Retail visionary WG Galen Weston, who passed away at the age of 80, was the heir to the struggling Canadian supermarket group which he turned into £ 8 billion personal fortune in a life of work. His commercial interests extended across the Atlantic.
As a humble billionaire, he liked nothing more than to stroll through the elegant halls of his Canadian landmark, Holt Renfrew, to chat with customers about their experiences and to chat with employees about the advancement of new products and clothing lines.
Under his tutelage and that of his daughter Alannah, the family acquired control of a fading and filthy Selfridges store on London’s Oxford Street in 2003.
Power couple: Galen Weston was married to Mrs. Hilary – a former Irish model – for 55 years
With a huge investment, modernization and a keen interest in high fashion and style, they re-created the old Selfridges and made them arguably Britain’s most alluring department store at a time when the format was on the decline.
The food hall and restaurants known to serve salt beef sandwiches have become a popular destination for tourists from the United States, Japan, and China.
Galen Weston was an offspring of an empire built by his grandfather, George Weston, on the Canadian prairies, which supplied the wheat for a bread and bakery business in Toronto.
When Galen took over the reins from his father Willard Garfield in the 1970s, the bakery had grown exponentially and acquired what is now Canada’s largest supermarket group, Loblaw.
It would be easy to think of Galen as just the caretaker of the family name. But his colleagues credit him for being one of the greatest wealth creators in Canadian history.
Shopping Center: Selfridges on London’s Oxford Street has been restored to its former glory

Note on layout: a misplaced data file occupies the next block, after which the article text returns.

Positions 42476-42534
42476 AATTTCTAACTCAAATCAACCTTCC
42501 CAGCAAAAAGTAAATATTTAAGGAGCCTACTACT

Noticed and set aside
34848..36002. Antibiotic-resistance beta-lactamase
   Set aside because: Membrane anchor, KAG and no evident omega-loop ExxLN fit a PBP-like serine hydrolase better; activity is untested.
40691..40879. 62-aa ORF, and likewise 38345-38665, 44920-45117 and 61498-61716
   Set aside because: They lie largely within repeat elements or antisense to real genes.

He was born in Buckinghamshire on October 29, 1940, the youngest of nine children in an already prominent family.
He spent his first years in business buying supermarkets in the UK before returning to Canada to save Loblaw.
Over a long career – he did not retire until the age of 75 – he developed a retail giant that today employs more than 200,000 people and which includes the Canadian chains Shoppers Drug Mart and No Frills. One of Loblaw’s best-known products is the Decadent Chocolate Chip Cookie brand.
“I think when people think of the Westons, they think of history and family. But he was a real retailer, ”said Gordon Nixon, the former head of the Royal Bank of Canada who served on Loblaw’s board of directors.
Legend: Galen Weston in his prime
The acquisition of Selfridges and later the upscale Brown Thomas and Arnotts stores in Ireland appealed to his taste for maintaining great shopping.
In the 1980s, Galen was the subject of a failed attempt at kidnapping by the Irish Republican Army. Despite his Canadian roots, he was deeply loyal to Great Britain, the land of his birth, and formed a close friendship with Prince Charles.
In 1975 he rented one of Britain’s most famous homes, Fort Belvedere, in Surrey, which was owned by the Crown Estate.
Built 1750-1755 for William Augustus, son of George II, its main claim to fame was the residence of the late Edward, Prince of Wales, Duke of Windsor, where he entertained his future wife, Wallis Simpson.
Under Galen Weston, it was restored and renovated at their own expense. The house proved to be a great place for lavish champagne gatherings and marked its philanthropy through the Weston Family Foundation in Canada and the Selfridges Group Foundation in the UK.
It has long been a tradition in all branches of the Weston family that dividends on their substantial holdings are paid directly to charity.
A separate British branch of the Weston family currently controls Associated British Foods under the direction of George Weston.
It is the owner of the no-frills fashion company Primark and the luxury store Fortnum & Mason.
Galen Weston died peacefully after a long illness. He is survived by Hilary, his 55-year-old wife, a former Irish model who served as Lieutenant Governor of Ontario, daughter Alannah (Cochrane), and son Galen G Weston.
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